The US will make stricter energy efficiency regulations for appliances and buildings. Again good news as energy efficiency can provide 75 pct. of carbon emission reductions needed to stay below a 2 degree Celsius rise in global temperature, according to IEA. In Denmark we have strengthened the Building Code for energy efficiency 25 pct. in 2010 and we will do it again in with 25 pct. in 2015 and another 25 pct. in 2020 totalling 75 pct. That has sparked innovation and put Danish companies on the cutting edge of a growing global market. A demand predicted to rise with increasing energy prices and a global middleclass growing 3 billion people over the next 25 years.

End Oil And Coal Tax Breaks And Subsidies

The US will end public financing of new coal-fired power plants abroad (with a few exceptions) and eliminate fossil fuel tax subsidies for big oil. Fossil fuels have long got the lion’s share of global public support — up to six times as much as is the case for renewable energy, according to IEA. IEA also urge a phase-out of fossil fuel subsidies currently in excess of $500 billion and to replace them with appropriate price signals, intelligent social transfers and green energy support programs. Both will be winning propositions for the economy. In Denmark we price energy to incorporate externalities and encourage efficiency while moving towards a fossil-fuel-free future.

Climate-friendly action can be business-friendly too. It is both possible and profitable to ‘go green’. In 2010 green production amounted to 9.2 pct. of the turnover in Danish companies, 10.4 pct. of Danish export and 8.6 pct. of private sector employment. Reports show that Danish green businesses are more productive than the Danish business average. In fact the green transition is strengthening our global competitiveness. Denmark tops the lists of Countries Best for Business and Best Performer on Climate Change.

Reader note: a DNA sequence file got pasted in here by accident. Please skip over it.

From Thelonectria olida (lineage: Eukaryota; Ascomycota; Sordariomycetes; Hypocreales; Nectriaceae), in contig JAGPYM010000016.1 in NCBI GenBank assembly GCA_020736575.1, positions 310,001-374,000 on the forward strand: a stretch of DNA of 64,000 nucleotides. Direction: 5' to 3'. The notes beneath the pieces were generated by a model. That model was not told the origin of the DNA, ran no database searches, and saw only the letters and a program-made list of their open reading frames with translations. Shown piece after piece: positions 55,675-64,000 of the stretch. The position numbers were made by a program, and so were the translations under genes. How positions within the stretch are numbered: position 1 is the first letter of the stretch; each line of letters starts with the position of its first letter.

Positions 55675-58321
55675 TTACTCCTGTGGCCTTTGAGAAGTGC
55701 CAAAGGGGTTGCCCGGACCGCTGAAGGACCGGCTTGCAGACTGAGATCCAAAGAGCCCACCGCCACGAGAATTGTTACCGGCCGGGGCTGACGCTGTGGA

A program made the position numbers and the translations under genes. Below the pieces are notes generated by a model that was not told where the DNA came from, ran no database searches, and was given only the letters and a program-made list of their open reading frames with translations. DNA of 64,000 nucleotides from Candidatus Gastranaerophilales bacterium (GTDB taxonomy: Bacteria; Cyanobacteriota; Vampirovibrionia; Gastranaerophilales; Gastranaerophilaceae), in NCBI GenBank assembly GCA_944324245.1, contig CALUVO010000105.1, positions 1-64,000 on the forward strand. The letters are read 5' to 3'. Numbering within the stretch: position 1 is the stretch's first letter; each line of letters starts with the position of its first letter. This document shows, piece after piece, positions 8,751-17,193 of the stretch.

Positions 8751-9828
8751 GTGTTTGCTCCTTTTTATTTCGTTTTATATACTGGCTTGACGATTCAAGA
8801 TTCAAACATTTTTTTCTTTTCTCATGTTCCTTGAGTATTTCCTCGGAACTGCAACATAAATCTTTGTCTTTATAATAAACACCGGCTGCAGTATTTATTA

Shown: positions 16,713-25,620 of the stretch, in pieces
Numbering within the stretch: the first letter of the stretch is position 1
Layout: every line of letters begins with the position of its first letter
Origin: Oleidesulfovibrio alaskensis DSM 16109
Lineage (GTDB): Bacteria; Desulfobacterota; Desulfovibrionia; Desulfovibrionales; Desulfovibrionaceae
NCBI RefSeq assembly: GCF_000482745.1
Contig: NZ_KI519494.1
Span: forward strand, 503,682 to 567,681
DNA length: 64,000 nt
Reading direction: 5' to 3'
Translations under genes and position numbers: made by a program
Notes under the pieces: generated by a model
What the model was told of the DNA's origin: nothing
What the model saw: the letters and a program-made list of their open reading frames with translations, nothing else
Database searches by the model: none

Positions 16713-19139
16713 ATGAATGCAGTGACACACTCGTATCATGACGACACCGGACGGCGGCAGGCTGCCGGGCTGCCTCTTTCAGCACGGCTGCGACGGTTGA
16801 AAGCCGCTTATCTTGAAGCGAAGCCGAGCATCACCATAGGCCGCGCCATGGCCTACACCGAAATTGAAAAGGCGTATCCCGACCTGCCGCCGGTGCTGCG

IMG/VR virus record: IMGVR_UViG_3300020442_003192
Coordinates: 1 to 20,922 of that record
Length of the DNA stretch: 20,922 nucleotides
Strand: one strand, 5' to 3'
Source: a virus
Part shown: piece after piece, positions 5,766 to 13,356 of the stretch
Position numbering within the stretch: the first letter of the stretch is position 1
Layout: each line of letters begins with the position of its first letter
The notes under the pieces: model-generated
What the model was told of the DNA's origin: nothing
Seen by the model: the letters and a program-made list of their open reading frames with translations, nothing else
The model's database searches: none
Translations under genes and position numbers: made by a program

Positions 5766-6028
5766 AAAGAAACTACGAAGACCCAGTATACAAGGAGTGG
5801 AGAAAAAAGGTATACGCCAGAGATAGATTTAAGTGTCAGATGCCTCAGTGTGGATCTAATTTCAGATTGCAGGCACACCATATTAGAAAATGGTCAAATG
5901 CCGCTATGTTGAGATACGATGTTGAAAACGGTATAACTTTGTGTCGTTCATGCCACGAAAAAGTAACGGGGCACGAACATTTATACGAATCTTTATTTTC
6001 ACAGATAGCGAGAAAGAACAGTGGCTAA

That is our experience. I am so proud that the US has set sails to reap the same benefits as us — along with a greener planet for future generations.

Martin Lidegaard is the Danish Minister for Climate, Energy and Building

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5 Responses to Possible And Profitable Action On Climate Change: Danish Minister Praises Obama’s New Plan

  1. mulp says:

    “That is our experience. I am so proud that the US has set sails to reap the same benefits as us”

    Obama has merely announced the voyage, but it requires the passengers – We the People – to book passage, to sign up to crew the ship, and to sign on as the marines defending it from pirates.

    The bankers are filing lawsuits and trying to attach and seize the ship and cargo. The pirates are trying to board and pillage and plunder.

    And in three years, long before the ship clears port, Obama will be replaced as captain of the ship.

    • Superman1 says:

      What is needed is a trans-oceanic voyage through a hurricane. What is proposed is a raft crossing a smooth pond.

  2. prokaryotes says:

    Now a carbon fee is missing…

  3. esop says:

    Good to see a sensible Scandinavian Minister for Energy. Up here (Norway), the Minister for Energy has promised to cut all support for renewable energy by 2020.
    He is deep in the pockets of big oil (the state owned oil company, Statoil). Even the state owned broadcasting company, NRK is actively pushing climate denial and myths. They often run televised “debates” on climate change, but invite professional disinformers/deniers and no climate scientists, in an attempt to mold the public perception. It is hugely effective. Denial is rampant, even though the country sees 50 year floods every other week these days.

  4. Dr.A.Jagadeesh says: